When I was collecting my annual tax forms to send to my accountant earlier this month, I couldn't find one—the one called the Form 1099-INT.
That's the form I've gotten in past years from banks or mutual fund companies to report interest I've received on bank accounts or money market funds.
The form didn't seem to be downloadable from the bank or mutual fund Web sites, either, so I finally called up and asked a call center representative where my form 1099-INT was.
Wearily, she explained that the bank doesn't have to issue the form if an account generates less than $10 in annual interest. Lots of other callers, she said, had been asking the same question, and getting the same response.
It's not that I have less money in the bank than I used to. Okay, maybe a little less. The point, though, is that the Federal Reserve's zero interest rate policy—"zirp," for short—means that whatever I do have in the bank isn't generating much interest. And that's part of the reason I've got less money in those bank accounts.
The cost of this, nationwide, isn't merely a few moments of confusion, even multiplied by many taxpayers, when it comes time to get those tax forms together. In a March 1 letter to clients, economist David Malpass of Encima Global, who served in the Reagan administration Treasury Department, wrote, "interest income is one of the key contributors to the weakness of personal income and real personal income."
The Commerce Department's Bureau of Economic Analysis, which keeps track of this sort of thing, reports that personal interest income received by Americans in 2011 was $997.5 billion. That's down 28% from the $1.382 trillion in interest Americans earned in 2008. Part of the story may be that Americans who lost jobs have spent down their savings accounts and so have less in the bank to earn interest on, but part of the story, too, is that the low interest rates mean whatever money is left in the bank is generating less interest — to be precise about it, $384.5 billion less interest in 2011 than 2008.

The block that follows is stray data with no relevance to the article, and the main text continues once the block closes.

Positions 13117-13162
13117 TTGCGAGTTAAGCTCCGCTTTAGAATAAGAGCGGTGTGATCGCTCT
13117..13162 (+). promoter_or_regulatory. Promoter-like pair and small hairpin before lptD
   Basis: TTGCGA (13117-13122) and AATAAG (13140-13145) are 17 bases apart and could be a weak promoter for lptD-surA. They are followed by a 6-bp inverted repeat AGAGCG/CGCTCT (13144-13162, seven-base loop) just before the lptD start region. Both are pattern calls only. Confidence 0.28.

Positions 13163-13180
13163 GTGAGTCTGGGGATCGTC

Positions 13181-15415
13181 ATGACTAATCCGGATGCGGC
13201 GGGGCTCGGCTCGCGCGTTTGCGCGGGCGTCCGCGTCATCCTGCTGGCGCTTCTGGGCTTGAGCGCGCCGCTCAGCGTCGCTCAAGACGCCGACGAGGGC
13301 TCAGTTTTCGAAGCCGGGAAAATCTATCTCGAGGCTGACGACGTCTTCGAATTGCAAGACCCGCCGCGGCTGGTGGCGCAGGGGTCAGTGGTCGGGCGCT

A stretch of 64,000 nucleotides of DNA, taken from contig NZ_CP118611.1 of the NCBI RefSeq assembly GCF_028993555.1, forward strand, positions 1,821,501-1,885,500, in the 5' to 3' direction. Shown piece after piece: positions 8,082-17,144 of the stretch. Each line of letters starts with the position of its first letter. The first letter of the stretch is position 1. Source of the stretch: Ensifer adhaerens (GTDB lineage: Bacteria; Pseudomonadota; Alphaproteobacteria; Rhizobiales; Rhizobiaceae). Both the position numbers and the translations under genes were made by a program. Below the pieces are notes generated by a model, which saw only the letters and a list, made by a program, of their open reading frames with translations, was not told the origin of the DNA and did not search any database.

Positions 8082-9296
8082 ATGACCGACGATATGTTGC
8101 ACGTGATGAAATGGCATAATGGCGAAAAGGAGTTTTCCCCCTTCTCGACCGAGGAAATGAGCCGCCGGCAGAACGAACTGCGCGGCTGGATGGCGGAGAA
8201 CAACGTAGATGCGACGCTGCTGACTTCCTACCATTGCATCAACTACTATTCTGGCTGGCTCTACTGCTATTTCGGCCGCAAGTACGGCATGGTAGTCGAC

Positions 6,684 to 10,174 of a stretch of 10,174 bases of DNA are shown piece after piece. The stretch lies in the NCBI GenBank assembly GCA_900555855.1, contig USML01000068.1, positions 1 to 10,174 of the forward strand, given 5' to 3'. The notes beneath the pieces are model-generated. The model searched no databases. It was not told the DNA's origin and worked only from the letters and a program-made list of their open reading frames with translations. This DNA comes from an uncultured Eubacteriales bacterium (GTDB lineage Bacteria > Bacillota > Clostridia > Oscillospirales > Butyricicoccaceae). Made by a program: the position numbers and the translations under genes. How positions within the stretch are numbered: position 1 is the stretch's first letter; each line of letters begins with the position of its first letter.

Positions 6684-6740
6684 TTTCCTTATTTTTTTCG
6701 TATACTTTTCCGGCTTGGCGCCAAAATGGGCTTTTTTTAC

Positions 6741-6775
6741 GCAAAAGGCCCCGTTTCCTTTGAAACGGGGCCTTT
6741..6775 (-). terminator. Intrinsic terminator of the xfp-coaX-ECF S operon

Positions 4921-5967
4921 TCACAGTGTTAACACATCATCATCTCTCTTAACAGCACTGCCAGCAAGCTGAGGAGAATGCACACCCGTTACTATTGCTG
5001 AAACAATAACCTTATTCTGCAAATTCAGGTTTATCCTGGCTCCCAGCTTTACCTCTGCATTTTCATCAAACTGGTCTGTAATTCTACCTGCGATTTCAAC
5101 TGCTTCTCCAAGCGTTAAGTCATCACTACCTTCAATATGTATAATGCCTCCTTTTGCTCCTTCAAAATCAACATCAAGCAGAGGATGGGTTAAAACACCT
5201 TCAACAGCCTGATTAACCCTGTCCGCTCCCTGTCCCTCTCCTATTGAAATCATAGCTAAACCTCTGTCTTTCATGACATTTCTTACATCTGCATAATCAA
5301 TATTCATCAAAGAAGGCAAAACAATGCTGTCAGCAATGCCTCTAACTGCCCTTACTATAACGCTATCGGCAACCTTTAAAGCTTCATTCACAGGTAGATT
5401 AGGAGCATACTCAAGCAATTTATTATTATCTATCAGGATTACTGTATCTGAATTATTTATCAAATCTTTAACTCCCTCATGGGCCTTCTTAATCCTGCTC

Now, if President Obama or Congress announced that they were going to raise taxes in a way that would take $384.5 billion a year out of American pockets, there would be a huge uproar about it. It would be the lead story on the evening news and there would be 30-second political commercials about it. With zirp, on the other hand, you might see some complaints from Ron Paul, from the Wall Street Journal editorial page, or from a few congenitally cantankerous hedge fund managers, but otherwise, the silence has been deafening.
Mr. Obama has even tried to make a virtue of it. At his press conference last week, he said, "Congress should pass my proposal to give every responsible homeowner a chance to save an average of $3,000 a year by refinancing their mortgage at historically low rates….That would make a huge difference for millions of American families."
Mr. Obama is correct that the low interest rates help Americans with mortgages who want to refinance and who are able to do so. But what about those Americans who sold their homes in 2006 or 2007 and have been renting since then? What about Americans who own their homes free and clear of any mortgage?
It's not only savers with interest-bearing accounts who are affected by the zirp. The formulas for businesses to fund their pension funds are based on interest rates, so businesses are reportedly being hit with significant additional pension funding obligations because the rates are so low. The banks are affected, too—if consumers don't want to deposit money there, the banks have to turn to other ways of funding their operations, such as borrowing or issuing equity.
Higher interest rates would have costs, too. They might be good for savers, but not as good for those who need to borrow money. They might slow economic growth, or further depress housing prices.
The person who sets the zirp, the chairman of the Federal Reserve, Ben Bernanke, is appointed by the president and testifies regularly before Congress. But that's an awfully indirect method of democratic accountability. In the rest of the government, those with the power to shift hundreds of billions of dollars out of the pockets of savers and into the pockets of others through government decisions at least have to stand for election themselves every once in a while.
Ira Stoll is editor of FutureOfCapitalism.com and author of Samuel Adams: A Life.